Educators now can choose from a city-approved list when buying materials that adhere to the Common Core standards in math and English. Schools won’t get the new materials until September though, months after students take the first Common Core-aligned exams.
A frank assessment of the Bloomberg legacy and what awaits the next mayor were the highlights of a breakfast panel hosted by City & State and SchoolBook. You can hear it here.
As the city expands its special education reforms across the city, the new policy has run into a few speed bumps. Families and schools are struggling to understand and meet the requirement that neighborhood schools serve almost all the students in its community even if that means adding staff and providing services the school has never provided before.
Speaking on WNYC, the city’s chief academic officer, Shael Polakow-Suransky, said the city was opening its hot line this week for parents of special education students ahead of this fall’s overhaul of special education programs. Listen to the conversation, and share your comments.
The city is proposing to give a small number of students who have been held back at least once a chance of moving ahead to the next grade if they fail their state exams again this summer. But the students’ principals will have to prove they are making progress on at least two measures of performance.
More than 5,000 New York City teachers have been assigned to score the state math and reading exams. The work happens at several sites around the city during the school day, which means students are without their regular classroom teachers for several days at a time.
In an effort to expand the introduction of a new set of learning standards into the city’s public schools, officials are asking science and social studies teachers to introduce more reading and writing into students’ classwork. This school year, English and math teachers have already begun to adapt their lessons to the new requirements.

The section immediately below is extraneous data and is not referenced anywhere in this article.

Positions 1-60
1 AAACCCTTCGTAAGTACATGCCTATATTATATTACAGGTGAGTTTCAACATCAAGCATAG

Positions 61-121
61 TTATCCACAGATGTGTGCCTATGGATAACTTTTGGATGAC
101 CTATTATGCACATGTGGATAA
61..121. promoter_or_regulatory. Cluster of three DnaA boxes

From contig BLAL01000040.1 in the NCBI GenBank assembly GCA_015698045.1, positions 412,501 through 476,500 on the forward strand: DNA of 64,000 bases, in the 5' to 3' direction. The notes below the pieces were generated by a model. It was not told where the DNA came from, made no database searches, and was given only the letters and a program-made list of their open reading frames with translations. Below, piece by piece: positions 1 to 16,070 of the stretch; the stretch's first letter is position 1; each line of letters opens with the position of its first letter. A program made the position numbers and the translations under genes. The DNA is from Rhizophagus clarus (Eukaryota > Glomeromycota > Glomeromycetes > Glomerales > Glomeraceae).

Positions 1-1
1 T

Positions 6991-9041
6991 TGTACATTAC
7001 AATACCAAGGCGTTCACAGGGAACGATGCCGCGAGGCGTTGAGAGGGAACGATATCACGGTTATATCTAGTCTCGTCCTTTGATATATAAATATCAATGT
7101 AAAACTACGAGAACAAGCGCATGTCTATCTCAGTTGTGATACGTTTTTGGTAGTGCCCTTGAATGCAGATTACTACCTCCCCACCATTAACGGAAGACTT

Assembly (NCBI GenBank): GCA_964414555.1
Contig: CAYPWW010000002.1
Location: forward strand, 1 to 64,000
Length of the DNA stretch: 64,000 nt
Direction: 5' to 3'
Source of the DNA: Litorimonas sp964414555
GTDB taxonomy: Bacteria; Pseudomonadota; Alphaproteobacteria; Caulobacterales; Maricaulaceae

School progress reports, standardized testing and legal battles over private school tuition were all in the news over the weekend, with Michael Winerip comparing two South Bronx schools, Gail Collins examining “A Very Pricey Pineapple,” and Jenny Anderson looking at what happened when some parents tried to withdraw their child from private school.
At a bit before midnight, more than three months after the idea was first proposed, the Panel for Educational Policy voted to reconstitute two dozen city schools by closing them, replacing most of their staff members and reopening them with new names. The vote was the end of a prolonged process, a day of drama and a very long, emotional night.
The president of the principals’ union makes a case to save Bushwick Community High School, a transfer high school that is slated to be closed. Ernest Logan writes: “Not one student I encountered on my recent visit could figure out how losing their principal, teachers and cherished school name was going to help them.”
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